Seven of the ten best Premier League coaches of all time have come from overseas
Combined, these ten touchline greats have overseen thousands of Premier League victories
The greatest of them all was a buccaneering, scary Scot
Selecting the ten best coaches to have ever prowled a Premier League technical area naturally leads us to the number of titles won, the most obvious barometer to determine a manager’s greatness.
Yet there are other considerations too, not least other trophies lifted during the Premier League era.
Best Premier League Managers:
Then there’s the sheer volume of matches won while personality counts also, to reflect the impact an individual has made on the domestic game as it exploded into being the billion-pound, all-engrossing industry we know today.
Lastly, we should not overlook that some managers were not fortunate enough to inherit a big club with huge resources. Punching above your weight is an admirable achievement in itself.
It’s only right and proper if you disagree with at least two of our choices below, so subjective is this list. Here though are our tremendous ten.
10) Harry Redknapp
With a career-long mandate to put out sides that aspired to win games, rather than avoid defeat, Redknapp gave us a wealth of memorable moments and some thoroughly entertaining teams during his long tenure at the top.
Only two other managers – Arsene Wenger and Sir Alex Ferguson – have presided over more Premier League victories and there were plenty of high points from his rollercoaster stints with Portsmouth, Spurs, QPR, Southampton and West Ham, most notably a FA Cup triumph with Pompey.
Also worthy of mention is a remarkable relegation escape pulled off on the south coast in 2006 that earned him the nickname of ‘Harry Houdini’.
The latest Premier League relegation odds have Everton firmly in the frame right now to drop and what the Toffees wouldn’t give to have Frank Lampard’s Uncle ‘Arry offer up some of his patented managerial magic.
9) David Moyes
By leading West Ham to consecutive high finishes, Moyes has enjoyed an unlikely reputational resurgence after being cast as a failure following his disastrous short spell at Manchester United.
It should not be forgotten however what the ‘Moyesiah’ achieved across a decade at Goodison Park, establishing Everton as a top eight club on a limited budget, even breaking into the hallowed top four on one occasion.
A weighty 618 Premier League games in charge of Everton, United and the Hammers is testament not only to his longevity but to his highly respected acumen.
8) Antonio Conte
A touch of recency bias perhaps but from all of Chelsea’s short-term success stories in the dug-out – of which there have been a handful – the Italian’s impact was arguably the most impressive, in the league at least.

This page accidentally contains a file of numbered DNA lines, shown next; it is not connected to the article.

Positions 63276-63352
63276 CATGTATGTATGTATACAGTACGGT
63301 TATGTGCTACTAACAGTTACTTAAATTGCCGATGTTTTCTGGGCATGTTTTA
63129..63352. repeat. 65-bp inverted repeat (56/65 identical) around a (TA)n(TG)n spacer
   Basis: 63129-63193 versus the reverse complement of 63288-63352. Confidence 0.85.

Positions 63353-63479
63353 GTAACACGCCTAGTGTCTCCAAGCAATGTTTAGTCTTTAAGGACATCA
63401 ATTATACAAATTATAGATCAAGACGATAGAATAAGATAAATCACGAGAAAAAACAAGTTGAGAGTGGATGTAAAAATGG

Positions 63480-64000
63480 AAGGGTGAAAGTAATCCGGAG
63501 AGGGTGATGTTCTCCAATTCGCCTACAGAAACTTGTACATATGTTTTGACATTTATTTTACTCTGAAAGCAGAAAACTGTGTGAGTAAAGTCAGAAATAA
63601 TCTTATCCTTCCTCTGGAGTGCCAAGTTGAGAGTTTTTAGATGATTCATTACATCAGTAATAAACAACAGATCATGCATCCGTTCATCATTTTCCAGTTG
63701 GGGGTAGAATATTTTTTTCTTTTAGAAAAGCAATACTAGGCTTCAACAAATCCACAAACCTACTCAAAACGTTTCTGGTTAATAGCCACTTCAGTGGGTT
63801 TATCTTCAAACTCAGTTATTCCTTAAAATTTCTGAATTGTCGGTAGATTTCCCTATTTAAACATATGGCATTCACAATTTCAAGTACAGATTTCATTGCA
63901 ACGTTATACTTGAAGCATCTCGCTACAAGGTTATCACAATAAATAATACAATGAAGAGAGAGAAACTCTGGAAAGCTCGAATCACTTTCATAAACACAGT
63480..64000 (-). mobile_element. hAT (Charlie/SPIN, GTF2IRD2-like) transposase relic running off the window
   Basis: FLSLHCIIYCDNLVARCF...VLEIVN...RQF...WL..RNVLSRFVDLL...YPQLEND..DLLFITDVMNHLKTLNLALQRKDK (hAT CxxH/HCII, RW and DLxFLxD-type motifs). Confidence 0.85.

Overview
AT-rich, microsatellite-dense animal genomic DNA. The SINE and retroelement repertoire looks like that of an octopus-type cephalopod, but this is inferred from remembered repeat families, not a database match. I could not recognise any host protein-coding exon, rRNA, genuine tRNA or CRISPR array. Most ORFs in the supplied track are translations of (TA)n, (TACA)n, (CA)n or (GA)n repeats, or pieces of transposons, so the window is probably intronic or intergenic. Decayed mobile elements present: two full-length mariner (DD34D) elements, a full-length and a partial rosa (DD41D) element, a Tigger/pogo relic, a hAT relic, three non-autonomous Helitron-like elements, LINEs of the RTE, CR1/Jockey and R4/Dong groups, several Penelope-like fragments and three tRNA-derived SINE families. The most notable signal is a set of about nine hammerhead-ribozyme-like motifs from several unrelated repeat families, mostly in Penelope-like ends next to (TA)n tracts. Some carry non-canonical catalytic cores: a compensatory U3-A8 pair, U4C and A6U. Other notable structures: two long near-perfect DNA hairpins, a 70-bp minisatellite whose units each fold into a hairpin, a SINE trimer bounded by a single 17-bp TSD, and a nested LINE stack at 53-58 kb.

Having inherited an unholy mess left behind by Jose Mourinho, Conte moulded a formidable outfit in 2017 that romped to a title at the first time of asking, amassing 93 points along the way.
The following campaign brought the FA Cup to the Bridge and though the suspiciously hirsute boss is known for leaving clubs in dramatic fashion the good times are typically very good indeed.
Now with Spurs, to illustrate Conte’s managerial brilliance he recently took charge of his 100th Premier League game, completing a win percentage for that number only bettered by Pep Guardiola and Mourinho.
Alas, our Premier League predictions suggest it will be a long while yet before he repeats his title-winning feat in North London.
7) Claudio Ranieri
Previously demeaned as the ‘Tinkerman’ from his four years with Chelsea, that saw the Blues’ vast squad fully utilized, Ranieri’s appointment at Leicester was greeted with widespread scepticism coming so soon after a terrible tenure in charge of the Greek national side.
Immediately, the likeable Italian won over his critics, displaying his usual charm before remarkably, incredibly, nay unbelievably he transformed a Foxes side that had narrowly avoided relegation just months earlier into genuine title contenders.
In ultimately lifting the trophy that May, Leicester not only shook the footballing world off its axis, but they defied pre-season odds that equated to Elvis coming back from the dead.
Among the sheer disbelief that accompanied their fairy tale a small detail was overlooked then and now. That Ranieri the ‘Tinkerman’ used fewer players that season than any of his peers.
6) Rafa Benitez
Until Jurgen Klopp came along and lit an almighty fuse under Liverpool FC, Benitez could lay claim to having created the best Reds side in the Premier League era.
It was a brilliant eleven that contained a famed midfield three of Mascherano, Gerrard and Alonso that finished runner-up in 2009, losing just twice all season.
It is however for the Spaniard’s Champions League exploits that he scores so highly here.